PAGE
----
A bachelor’s in nursing prepares you to meet the demands of the healthcare industry. Learn how you can switch careers and earn a BSN degree.
Average BSN Program Length
Average Credits Required For a BSN
BSN Average Annual Salary
Most administrative and supervisory positions require a Bachelor of Science in Nursing.
Grants entry to master’s or doctoral nursing programs, leading to career advancement and higher salaries.
With a BSN, a range of specialized nursing jobs outside of the traditional floor nursing is available.
Clinical and leadership skills, case management, community participation, nursing care of children and adults.
In addition to hospitals, BSN-educated nurses can also work in a variety of other healthcare settings, including community health centers, schools, and private practices. If you are interested in pursuing a BSN degree, researching these various career paths can help you find the best fit for your goals and interests
While there are a variety of factors that influence the earning potential of a nurse, such as specialization, practice setting, and location, earning an BSN degree can greatly impact a nurse’s yearly salary with a $89,00 annually wage or ($3.74 per hour).
BSN programs usually have unique admission criteria and credit requirements for various types of students, such as freshmen, transfer students, and international students. Nonetheless, several common admission requirements apply to all BSN applicants.
Many MSN programs expect incoming students to possess a BSN. However, some bridge or fast-track programs allow learners to enroll with an associate degree in nursing or a bachelor’s degree in another field.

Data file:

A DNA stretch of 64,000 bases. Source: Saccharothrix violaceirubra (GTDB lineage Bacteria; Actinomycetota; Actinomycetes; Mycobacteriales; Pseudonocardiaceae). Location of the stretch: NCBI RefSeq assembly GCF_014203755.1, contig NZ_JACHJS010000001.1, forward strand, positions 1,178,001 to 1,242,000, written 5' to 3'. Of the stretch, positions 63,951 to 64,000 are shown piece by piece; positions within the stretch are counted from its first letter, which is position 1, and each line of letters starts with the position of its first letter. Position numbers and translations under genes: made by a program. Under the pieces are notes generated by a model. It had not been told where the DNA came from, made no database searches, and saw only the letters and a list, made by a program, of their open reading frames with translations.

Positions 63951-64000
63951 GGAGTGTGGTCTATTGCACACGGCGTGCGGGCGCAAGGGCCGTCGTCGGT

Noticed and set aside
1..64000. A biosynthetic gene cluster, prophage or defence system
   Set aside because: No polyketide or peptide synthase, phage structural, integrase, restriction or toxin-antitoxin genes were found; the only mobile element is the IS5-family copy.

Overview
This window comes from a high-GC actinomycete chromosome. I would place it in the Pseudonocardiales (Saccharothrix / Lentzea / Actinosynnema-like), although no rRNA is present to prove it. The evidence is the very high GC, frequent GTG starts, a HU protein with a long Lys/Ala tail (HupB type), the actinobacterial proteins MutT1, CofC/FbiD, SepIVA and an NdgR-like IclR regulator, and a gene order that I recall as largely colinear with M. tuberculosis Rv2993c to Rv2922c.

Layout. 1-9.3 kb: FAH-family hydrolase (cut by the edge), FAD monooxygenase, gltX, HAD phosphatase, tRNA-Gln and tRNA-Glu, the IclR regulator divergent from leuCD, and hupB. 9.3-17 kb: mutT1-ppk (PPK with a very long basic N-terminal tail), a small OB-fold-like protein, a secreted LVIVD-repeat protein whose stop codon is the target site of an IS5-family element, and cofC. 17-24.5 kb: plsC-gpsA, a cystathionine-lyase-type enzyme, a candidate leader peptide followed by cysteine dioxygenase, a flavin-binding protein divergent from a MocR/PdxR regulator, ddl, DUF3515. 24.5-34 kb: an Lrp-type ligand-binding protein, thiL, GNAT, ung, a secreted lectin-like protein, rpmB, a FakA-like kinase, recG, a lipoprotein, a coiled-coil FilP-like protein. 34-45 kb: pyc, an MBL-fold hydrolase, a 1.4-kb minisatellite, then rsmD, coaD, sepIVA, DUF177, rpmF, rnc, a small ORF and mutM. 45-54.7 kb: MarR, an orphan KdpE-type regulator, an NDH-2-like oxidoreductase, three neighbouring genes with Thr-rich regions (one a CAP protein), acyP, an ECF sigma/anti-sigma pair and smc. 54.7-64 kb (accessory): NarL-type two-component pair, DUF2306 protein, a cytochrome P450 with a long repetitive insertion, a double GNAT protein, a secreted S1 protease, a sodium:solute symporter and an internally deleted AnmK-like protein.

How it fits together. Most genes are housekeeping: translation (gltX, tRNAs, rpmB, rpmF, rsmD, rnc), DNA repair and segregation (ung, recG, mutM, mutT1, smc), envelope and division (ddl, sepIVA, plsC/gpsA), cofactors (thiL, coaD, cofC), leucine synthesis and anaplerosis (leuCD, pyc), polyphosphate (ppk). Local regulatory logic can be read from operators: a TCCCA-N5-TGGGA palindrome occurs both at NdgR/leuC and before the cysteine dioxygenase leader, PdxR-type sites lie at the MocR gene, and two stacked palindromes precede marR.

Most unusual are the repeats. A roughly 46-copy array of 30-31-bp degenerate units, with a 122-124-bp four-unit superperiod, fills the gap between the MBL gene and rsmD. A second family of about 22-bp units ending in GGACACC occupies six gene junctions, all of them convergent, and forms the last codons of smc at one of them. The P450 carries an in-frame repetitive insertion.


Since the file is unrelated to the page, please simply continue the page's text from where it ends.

The majority of MSN programs require applicants to possess RN licensure. Some programs also prefer candidates with 1-3 years of work experience, but this is not the case at every school. Fast-track programs accept students from other disciplines, so they do not expect RN licensure.
Most graduate schools set a minimum undergraduate GPA for admission. This may range from 2.5-3.2 or even 3.5 in very competitive programs.
Not every MSN program requires test scores, but some request students to submit GRE or MAT scores.
Bachelor’s of science in nursing programs include two phases: a didactic portion, which is taught in classrooms, and a clinical learning experience. Through lectures and reading assignments, students learn to promote safe solutions and good health, prevent and manage disease, reduce risks, and improve patient outcomes. Candidates gain foundational knowledge through core courses such as:
Upper division courses explore speciality areas such as gerontology, global public health, maternal-child care, and pediatrics.
BSN programs may require students to spend time in a hospital, clinic, or lab stimulation setting in which they work an actual shift. During clinical experiences, candidates work under licensed RN mentors as they deliver medications, assess and diagnose patients, plan interventions, and monitor outcomes. By the end of the program, students can work independently with their own patients. Clinicals offer the opportunity to:
Shadow working RNs
Apply classroom skills on patients
Network with future employers
Students earning their RN-to-BSN or second degree BSN have the option of attending an online program instead of traditional face-to-face classes. Online RN-to-BSN degrees let students take core classes in anatomy, pharmacology, and psychology remotely. While distance learners do not have to meet on campus for their foundational courses, they must complete clinicals or labs in their local communities. During a program’s clinical component, students work in labs or at their local hospitals, clinics, or nursing care facilities.
Students are often required to find their own clinical experiences. Nothing, aside from the format, differentiates online degrees from traditional programs. Online learners receive the same degree and education, learning from professors who work on campus. Instructors use online learning platforms to meet live with students or assign online work.